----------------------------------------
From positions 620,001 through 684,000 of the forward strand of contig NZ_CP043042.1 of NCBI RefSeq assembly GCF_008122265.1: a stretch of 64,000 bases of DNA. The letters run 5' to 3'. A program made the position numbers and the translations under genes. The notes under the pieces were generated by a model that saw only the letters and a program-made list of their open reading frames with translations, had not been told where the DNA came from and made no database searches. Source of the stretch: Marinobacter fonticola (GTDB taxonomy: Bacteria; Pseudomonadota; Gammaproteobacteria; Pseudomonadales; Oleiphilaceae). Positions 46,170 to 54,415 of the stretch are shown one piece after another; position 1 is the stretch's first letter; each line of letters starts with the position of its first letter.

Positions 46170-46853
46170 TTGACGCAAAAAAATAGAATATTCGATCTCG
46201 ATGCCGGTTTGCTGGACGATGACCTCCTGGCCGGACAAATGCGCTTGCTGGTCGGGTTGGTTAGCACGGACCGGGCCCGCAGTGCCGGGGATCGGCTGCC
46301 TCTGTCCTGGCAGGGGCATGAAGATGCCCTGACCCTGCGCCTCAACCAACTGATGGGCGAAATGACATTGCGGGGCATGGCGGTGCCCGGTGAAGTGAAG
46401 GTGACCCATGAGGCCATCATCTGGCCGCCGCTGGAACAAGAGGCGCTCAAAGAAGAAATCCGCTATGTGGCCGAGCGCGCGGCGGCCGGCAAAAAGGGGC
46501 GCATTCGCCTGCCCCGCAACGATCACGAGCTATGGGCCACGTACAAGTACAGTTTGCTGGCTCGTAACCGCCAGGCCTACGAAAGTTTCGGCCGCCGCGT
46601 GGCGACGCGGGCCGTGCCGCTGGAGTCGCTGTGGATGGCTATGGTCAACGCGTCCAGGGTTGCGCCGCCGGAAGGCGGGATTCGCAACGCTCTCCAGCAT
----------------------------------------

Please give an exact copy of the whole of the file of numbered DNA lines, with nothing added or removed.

From positions 620,001 through 684,000 of the forward strand of contig NZ_CP043042.1 of NCBI RefSeq assembly GCF_008122265.1: a stretch of 64,000 bases of DNA. The letters run 5' to 3'. A program made the position numbers and the translations under genes. The notes under the pieces were generated by a model that saw only the letters and a program-made list of their open reading frames with translations, had not been told where the DNA came from and made no database searches. Source of the stretch: Marinobacter fonticola (GTDB taxonomy: Bacteria; Pseudomonadota; Gammaproteobacteria; Pseudomonadales; Oleiphilaceae). Positions 46,170 to 54,415 of the stretch are shown one piece after another; position 1 is the stretch's first letter; each line of letters starts with the position of its first letter.

Positions 46170-46853
46170 TTGACGCAAAAAAATAGAATATTCGATCTCG
46201 ATGCCGGTTTGCTGGACGATGACCTCCTGGCCGGACAAATGCGCTTGCTGGTCGGGTTGGTTAGCACGGACCGGGCCCGCAGTGCCGGGGATCGGCTGCC
46301 TCTGTCCTGGCAGGGGCATGAAGATGCCCTGACCCTGCGCCTCAACCAACTGATGGGCGAAATGACATTGCGGGGCATGGCGGTGCCCGGTGAAGTGAAG
46401 GTGACCCATGAGGCCATCATCTGGCCGCCGCTGGAACAAGAGGCGCTCAAAGAAGAAATCCGCTATGTGGCCGAGCGCGCGGCGGCCGGCAAAAAGGGGC
46501 GCATTCGCCTGCCCCGCAACGATCACGAGCTATGGGCCACGTACAAGTACAGTTTGCTGGCTCGTAACCGCCAGGCCTACGAAAGTTTCGGCCGCCGCGT
46601 GGCGACGCGGGCCGTGCCGCTGGAGTCGCTGTGGATGGCTATGGTCAACGCGTCCAGGGTTGCGCCGCCGGAAGGCGGGATTCGCAACGCTCTCCAGCAT